Mariah Parker, Fadji Maina, and Sneha Jani
Words Venkitesh Lives By:“Never say never”
Venkitesh’s journey to Berkeley Lab
Venkitesh Ayyar grew up in the Indian city of Mumbai. He obtained a Master’s degree from the Indian Institute of Technology, Bombay, and then came to the US to study Theoretical Particle Physics at Duke University. After graduating with his Ph.D., he decided to explore Beyond Standard Model Physics and his second passion: computational physics! He is now a postdoc in the Computational Research Division (CRD).
Exploring different fields of physics through computing sciences…
Transferring from theoretical physics to computational work for experimental physics proved to be a major challenge for Venkitesh. Moreover, transitioning from a small group where each person worked on a specific project to a much larger group where his work focuses on a small piece of a much larger puzzle was also a challenge. However, Venkitesh enjoys the diverse research projects that are being done at the Lab and is excited by the potential impacts his computational work can have on them. He has worked on two main projects. In the first, he writes and optimizes computational workflow codes for the LZ experiment, a next-generation dark matter detection experiment. Specifically, he has been able to reduce memory usage of the code which will ultimately reduce the cost, both in terms of time and money. In addition to this, his second project looks at how machine learning can impact data analysis for high energy physics experiments. Venkitesh enjoys building tools for data processing and visualization for his collaborators.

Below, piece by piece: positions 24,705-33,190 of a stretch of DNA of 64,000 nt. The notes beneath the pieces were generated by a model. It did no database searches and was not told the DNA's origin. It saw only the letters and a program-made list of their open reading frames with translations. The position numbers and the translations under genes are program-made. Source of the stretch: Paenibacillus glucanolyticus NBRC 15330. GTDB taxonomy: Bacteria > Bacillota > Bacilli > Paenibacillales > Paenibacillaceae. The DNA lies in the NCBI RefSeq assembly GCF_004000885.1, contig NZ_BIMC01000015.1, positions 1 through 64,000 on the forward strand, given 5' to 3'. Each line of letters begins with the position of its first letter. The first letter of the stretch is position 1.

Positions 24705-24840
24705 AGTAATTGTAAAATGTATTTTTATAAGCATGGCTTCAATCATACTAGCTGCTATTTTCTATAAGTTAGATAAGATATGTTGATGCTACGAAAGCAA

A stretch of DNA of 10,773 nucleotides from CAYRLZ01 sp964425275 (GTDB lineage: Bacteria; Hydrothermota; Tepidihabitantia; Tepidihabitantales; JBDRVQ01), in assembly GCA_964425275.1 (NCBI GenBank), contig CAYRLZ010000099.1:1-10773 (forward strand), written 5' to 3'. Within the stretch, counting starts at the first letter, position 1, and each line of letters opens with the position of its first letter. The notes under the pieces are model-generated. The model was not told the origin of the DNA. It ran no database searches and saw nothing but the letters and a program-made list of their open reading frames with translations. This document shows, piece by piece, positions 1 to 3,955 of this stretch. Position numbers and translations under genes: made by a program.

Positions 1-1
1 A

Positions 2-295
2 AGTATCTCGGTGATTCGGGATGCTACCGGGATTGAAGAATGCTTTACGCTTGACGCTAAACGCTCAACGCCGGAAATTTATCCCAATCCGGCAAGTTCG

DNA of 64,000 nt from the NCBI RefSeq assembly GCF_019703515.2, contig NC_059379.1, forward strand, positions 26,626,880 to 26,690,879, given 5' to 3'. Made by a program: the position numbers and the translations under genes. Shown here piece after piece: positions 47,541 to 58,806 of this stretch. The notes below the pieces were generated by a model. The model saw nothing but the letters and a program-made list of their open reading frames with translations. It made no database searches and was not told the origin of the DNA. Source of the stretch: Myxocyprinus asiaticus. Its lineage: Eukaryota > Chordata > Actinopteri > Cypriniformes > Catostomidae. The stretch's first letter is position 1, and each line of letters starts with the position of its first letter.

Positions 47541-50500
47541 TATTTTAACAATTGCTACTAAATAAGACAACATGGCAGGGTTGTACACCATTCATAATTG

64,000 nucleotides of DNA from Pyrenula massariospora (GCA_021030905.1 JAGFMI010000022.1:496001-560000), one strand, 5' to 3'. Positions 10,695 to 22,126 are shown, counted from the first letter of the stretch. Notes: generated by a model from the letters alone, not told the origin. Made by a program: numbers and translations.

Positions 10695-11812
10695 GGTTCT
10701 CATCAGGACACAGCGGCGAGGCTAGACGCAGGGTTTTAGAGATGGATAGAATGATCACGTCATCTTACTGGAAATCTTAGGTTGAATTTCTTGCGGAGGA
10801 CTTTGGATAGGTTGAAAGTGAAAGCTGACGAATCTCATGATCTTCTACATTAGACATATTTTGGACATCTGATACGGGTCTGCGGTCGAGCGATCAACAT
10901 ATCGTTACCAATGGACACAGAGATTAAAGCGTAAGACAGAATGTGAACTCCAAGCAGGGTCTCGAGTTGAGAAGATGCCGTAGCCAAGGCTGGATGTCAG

A passion to connect with his peers and the general public
As a 2018 SLAM finalist, Venkitesh is passionate about connecting with the local community by sharing in simple words the complexities and intricacies of science. Moreover, as a board member of BLPA, he aims to create a welcoming community of postdocs by organizing outdoor activities such as hikes.
What are his next steps?
There are so many directions his experience can lead, however ideally, Venkitesh would like to stay within the academic or national lab realm to pursue research in computing physics. If funding, time, and effort weren’t a limitation, Venkitesh would pursue interesting problems in early universe physics, an intersection of his interests in particle physics and cosmology.
Advice for other postdocs?
Our interests as scientists are ever-changing throughout our careers. Stay open-minded and utilize opportunities to explore these new interests!